- - Monday, March 27, 2023

Recent op-eds from the heads of tech industry groups and their Washington lobbyists have decried the U.S. International Trade Commission for doing its job — stopping products that infringe on U.S. patents from entering the country.

Big Tech talking heads view this as nothing less than a full-fledged assault on American innovation. But their “solution” would keep their supply chains firmly in China’s hands while working against U.S.-based manufacturing.

The problem, they claim, isn’t patent-infringing products flooding the U.S. market from overseas. Instead, they’d have you believe the problem is “patent trolls,” a trope the tech industry fabricated to dehumanize patent owners who dare to assert their international property rights.

Indeed, the “patent troll” is the monstrous and largely imagined opponent against which these firms have waged an anti-patent war for nearly two decades. The infringers’ lobby wants people to believe that the “trolls” are gaming the ITC, “twisting the Commission’s rules” to “extort legitimate businesses” that import products they manufacture overseas.

It’s an outright exercise in spin and a gross betrayal of the facts.

First, there’s the matter of “patent trolls” — the pejorative term for nonpracticing entities, or NPEs — and the scope of their role in ITC investigations. Here, as has been the case with assertions about patent litigation, a great deal of hyperbole portrays NPEs as the driving force behind ITC exclusion orders that “target small-business innovators” and threaten to “kill the Apple Watch.” The claim is a combination of linguistic gymnastics and creative accounting.

The point behind all this posturing is to promote a venal piece of legislation ironically named the “Advancing America’s Interest Act,” or AAIA. Rather than protect America’s interests, the bill would further erode domestic manufacturing and undermine the patent system that has underpinned American innovation since our founding.

As you might suspect, the vast majority of ITC investigations — nearly 80% of cases — involve infringing products coming from China. By making it more difficult for U.S. patent owners to assert their intellectual property rights against these imports, the bill would incentivize U.S. businesses that want to sidestep licensing fees to manufacture infringing products overseas — all but ensuring that our high-tech supply chains remain dominated by China. And if U.S.-based firms could do it, Chinese firms would likely follow suit.

The AAIA might be more appropriately named the “Made in China Act.” It would gut IP protections to China’s clear benefit and to the detriment not only of American patent owners but also American manufacturing and American workers.

This measure would first narrow the scope of remedies available under Section 337 of the Tariff Act of 1930, the law that grants ITC its power. It would limit Section 337 remedies to a license “that leads to the adoption and development of articles that incorporate” the intellectual property. Thus, the bill would let infringers that have already imported the patent-infringing product into the U.S. off the hook. This would create a perverse incentive for firms of whatever nationality to speed the delivery of infringing products to the United States to defeat 337 claims in advance.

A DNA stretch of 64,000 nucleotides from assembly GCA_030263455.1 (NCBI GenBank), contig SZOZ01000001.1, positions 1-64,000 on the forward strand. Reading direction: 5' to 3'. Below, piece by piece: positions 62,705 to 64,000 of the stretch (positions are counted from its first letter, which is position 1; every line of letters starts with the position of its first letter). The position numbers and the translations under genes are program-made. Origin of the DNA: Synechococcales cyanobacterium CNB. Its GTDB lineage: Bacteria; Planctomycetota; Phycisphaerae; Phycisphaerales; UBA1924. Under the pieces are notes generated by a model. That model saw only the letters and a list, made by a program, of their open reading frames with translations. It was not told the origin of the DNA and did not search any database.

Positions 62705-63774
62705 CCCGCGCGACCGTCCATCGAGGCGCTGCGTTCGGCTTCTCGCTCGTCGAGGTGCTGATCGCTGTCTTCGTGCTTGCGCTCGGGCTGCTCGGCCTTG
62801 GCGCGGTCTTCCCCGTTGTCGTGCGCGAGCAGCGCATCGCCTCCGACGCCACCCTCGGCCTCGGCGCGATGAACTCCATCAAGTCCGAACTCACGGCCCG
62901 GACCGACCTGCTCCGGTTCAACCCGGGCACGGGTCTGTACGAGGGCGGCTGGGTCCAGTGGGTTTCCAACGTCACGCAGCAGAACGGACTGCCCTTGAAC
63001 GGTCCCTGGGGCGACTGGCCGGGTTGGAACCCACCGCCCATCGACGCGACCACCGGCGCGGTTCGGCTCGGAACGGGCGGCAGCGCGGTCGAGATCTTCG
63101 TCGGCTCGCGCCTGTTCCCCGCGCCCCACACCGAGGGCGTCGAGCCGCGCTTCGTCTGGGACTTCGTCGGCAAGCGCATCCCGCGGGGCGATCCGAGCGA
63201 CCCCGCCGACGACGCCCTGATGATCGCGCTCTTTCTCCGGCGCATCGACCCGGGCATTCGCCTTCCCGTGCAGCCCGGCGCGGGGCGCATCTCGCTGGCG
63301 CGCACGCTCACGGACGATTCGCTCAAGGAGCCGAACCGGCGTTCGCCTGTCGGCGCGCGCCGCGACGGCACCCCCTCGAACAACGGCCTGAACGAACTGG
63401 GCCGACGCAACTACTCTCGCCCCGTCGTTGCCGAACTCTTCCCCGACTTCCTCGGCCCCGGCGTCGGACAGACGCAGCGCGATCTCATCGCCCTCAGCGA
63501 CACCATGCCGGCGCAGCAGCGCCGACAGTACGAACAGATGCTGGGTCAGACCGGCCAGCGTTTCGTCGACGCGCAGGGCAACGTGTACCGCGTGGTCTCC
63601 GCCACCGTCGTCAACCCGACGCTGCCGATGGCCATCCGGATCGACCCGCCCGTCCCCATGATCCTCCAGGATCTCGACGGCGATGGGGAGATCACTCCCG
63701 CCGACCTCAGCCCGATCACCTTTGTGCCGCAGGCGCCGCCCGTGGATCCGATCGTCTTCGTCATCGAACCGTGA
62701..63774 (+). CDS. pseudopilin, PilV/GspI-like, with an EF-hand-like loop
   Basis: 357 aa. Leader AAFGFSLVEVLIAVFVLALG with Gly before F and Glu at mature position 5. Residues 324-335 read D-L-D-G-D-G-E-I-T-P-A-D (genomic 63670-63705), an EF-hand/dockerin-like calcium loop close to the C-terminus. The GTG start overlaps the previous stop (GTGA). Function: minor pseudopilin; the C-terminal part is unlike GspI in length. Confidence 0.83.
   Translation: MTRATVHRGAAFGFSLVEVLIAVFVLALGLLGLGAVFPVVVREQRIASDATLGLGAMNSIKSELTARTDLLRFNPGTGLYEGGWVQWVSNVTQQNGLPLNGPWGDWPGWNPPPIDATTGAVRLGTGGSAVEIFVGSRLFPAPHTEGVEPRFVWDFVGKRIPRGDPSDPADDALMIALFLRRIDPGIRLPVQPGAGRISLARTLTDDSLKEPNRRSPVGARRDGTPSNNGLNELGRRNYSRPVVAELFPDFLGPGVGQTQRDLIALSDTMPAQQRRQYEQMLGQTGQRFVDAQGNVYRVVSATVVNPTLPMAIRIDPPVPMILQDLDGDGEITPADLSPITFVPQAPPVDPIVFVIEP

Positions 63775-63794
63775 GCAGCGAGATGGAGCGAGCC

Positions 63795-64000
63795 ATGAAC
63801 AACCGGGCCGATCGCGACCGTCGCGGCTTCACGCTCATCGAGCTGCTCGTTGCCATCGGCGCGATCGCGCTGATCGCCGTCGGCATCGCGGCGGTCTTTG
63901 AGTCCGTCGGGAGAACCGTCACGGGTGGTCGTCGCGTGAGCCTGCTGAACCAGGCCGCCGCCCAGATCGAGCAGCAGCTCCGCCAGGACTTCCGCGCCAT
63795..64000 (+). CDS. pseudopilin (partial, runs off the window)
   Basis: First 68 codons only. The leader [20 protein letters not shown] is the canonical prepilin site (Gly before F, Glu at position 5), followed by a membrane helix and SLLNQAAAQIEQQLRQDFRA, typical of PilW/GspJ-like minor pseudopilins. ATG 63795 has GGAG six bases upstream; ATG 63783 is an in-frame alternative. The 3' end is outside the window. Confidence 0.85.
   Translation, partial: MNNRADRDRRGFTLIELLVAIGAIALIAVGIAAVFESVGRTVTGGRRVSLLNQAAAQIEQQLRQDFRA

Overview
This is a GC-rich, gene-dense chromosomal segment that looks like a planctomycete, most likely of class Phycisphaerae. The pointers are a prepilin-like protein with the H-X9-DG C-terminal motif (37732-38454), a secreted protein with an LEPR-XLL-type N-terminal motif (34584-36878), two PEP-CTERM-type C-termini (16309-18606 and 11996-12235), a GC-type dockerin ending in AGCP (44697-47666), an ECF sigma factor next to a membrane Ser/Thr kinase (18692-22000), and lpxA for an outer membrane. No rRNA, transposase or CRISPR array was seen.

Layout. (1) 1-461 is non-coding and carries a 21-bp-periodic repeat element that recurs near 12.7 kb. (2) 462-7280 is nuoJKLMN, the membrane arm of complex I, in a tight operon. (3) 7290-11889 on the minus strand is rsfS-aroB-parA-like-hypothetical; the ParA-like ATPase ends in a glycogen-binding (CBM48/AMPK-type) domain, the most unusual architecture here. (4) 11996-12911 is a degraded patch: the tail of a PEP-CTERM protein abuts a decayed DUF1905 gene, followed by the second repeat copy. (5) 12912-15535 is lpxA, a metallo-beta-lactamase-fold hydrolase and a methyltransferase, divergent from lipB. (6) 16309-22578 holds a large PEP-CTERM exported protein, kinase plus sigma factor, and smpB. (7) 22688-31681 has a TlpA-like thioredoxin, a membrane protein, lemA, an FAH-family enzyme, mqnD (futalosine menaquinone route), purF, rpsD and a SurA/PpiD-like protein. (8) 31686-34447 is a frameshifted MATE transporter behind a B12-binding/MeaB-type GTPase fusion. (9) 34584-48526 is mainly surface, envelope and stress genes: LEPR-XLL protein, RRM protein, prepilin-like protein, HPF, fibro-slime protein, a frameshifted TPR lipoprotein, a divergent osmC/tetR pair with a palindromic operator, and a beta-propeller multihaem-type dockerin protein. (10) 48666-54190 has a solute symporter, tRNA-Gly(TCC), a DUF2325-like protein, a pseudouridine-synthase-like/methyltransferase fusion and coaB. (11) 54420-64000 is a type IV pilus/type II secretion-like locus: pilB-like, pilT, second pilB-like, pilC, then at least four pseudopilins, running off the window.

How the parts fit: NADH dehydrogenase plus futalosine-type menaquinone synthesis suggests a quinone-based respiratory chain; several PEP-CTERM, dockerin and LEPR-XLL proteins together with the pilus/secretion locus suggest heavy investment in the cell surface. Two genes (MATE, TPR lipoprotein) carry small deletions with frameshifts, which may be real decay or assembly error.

Second, it would raise the bar on who could seek an exclusion order. The bill would require that those having a license to intellectual property must join the patent owner as a co-complainant. That would saddle patent owners with having to persuade licensees to take on the financial burden and the risk of alienating other companies by being party to an investigation.

Universities, research laboratories and small businesses focused on innovating rather than manufacturing would all be subject to this restriction, whose clear purpose is to make it harder to stop infringing products from coming in from overseas.

In truth, the bill is a solution in search of a problem. While the number of ITC investigations sought by NPEs increased in 2022, the total number remains small at 19 in 2022, less than two per month, compared with the millions of technology products that are imported every day.  

Big Tech companies would no doubt prefer not to pay licensing fees and avoid the inconvenience of investigations into the foreign-made products they import. But the action the AAIA proposes would impose legal hurdles so high that the ITC’s exclusion order power would be gutted, except when exercised on behalf of Big Tech against foreign competitors.

For Big Tech, the AAIA would be a great victory, but for leading innovators, research institutions, small inventors and the American innovation ecosystem, it would be a heavy blow. And it would cement manufacturing and supply chains in China and other foreign countries.

• James Edwards is executive director of Conservatives for Property Rights (@4PropertyRights) and patent policy adviser for the Eagle Forum Education & Legal Defense Fund. The views expressed here are solely those of the author.

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